7. Higher frequencies of HLA DQB1*05:01 and anti-glycosphingolipid antibodies in a cluster of severe Guillain-Barré syndrome.

    PubMed

    Schirmer, L; Worthington, V; Solloch, U; Loleit, V; Grummel, V; Lakdawala, N; Grant, D; Wassmuth, R; Schmidt, A H; Gebhardt, F; Andlauer, T F M; Sauter, J; Berthele, A; Lunn, M P; Hemmer, Bernhard

    2016-10-01

    Few regional and seasonal Guillain-Barré syndrome (GBS) clusters have been reported so far. It is unknown whether patients suffering from sporadic GBS differ from GBS clusters with respect to clinical and paraclinical parameters, HLA association and antibody response to glycosphingolipids and Campylobacter jejuni (Cj). We examined 40 consecutive patients with GBS from the greater Munich area in Germany with 14 of those admitted within a period of 3 months in fall 2010 defining a cluster of GBS. Sequencing-based HLA typing of the HLA genes DRB1, DQB1, and DPB1 was performed, and ELISA for anti-glycosphingolipid antibodies was carried out. Clinical and paraclinical findings (Cj seroreactivity, cerebrospinal fluid parameters, and electrophysiology) were obtained and analyzed. GBS cluster patients were characterized by a more severe clinical phenotype with more patients requiring mechanical ventilation and higher frequencies of autoantibodies against sulfatide, GalC and certain ganglioside epitopes (54 %) as compared to sporadic GBS cases (13 %, p = 0.017). Cj seropositivity tended to be higher within GBS cluster patients (69 %) as compared to sporadic cases (46 %, p = 0.155). We noted higher frequencies of HLA class II allele DQB1*05:01 in the cluster cohort (23 %) as compared to sporadic GBS patients (3 %, p = 0.019). Cluster of severe GBS was defined by higher frequencies of autoantibodies against glycosphingolipids. HLA class II allele DQB1*05:01 might contribute to clinical worsening in the cluster patients.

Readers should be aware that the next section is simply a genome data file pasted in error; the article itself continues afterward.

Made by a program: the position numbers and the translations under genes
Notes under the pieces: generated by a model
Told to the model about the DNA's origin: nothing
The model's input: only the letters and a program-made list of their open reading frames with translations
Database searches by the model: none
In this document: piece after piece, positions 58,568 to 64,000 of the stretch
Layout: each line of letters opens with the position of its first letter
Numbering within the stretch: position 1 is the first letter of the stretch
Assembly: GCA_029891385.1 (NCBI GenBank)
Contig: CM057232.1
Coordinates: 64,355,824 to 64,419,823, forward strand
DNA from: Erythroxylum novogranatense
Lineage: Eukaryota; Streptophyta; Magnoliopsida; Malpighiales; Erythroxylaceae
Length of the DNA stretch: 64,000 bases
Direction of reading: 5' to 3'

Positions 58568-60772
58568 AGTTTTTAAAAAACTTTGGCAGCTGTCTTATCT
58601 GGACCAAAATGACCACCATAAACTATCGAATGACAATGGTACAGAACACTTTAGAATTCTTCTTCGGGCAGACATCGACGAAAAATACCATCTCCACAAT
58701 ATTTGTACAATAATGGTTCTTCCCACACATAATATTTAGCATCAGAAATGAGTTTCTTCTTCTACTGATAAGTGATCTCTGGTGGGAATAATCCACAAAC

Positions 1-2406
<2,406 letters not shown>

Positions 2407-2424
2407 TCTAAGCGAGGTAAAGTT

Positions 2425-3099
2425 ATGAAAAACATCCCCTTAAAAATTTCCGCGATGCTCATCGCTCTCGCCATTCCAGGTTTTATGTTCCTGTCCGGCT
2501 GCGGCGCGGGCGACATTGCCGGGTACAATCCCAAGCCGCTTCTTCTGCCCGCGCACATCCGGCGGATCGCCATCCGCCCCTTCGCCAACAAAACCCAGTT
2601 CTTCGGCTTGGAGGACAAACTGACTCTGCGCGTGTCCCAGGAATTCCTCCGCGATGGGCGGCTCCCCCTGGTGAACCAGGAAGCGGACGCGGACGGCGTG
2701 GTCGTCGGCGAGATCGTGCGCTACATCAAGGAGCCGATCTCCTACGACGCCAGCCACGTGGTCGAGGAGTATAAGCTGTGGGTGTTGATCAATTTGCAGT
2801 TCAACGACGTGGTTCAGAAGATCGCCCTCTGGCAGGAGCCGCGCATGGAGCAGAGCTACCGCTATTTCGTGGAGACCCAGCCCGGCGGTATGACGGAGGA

8. Complex chimerism

    PubMed Central

    Ma, Kimberly K.; Petroff, Margaret G.; Coscia, Lisa A.; Armenti, Vincent T.; Adams Waldorf, Kristina M.

    2013-01-01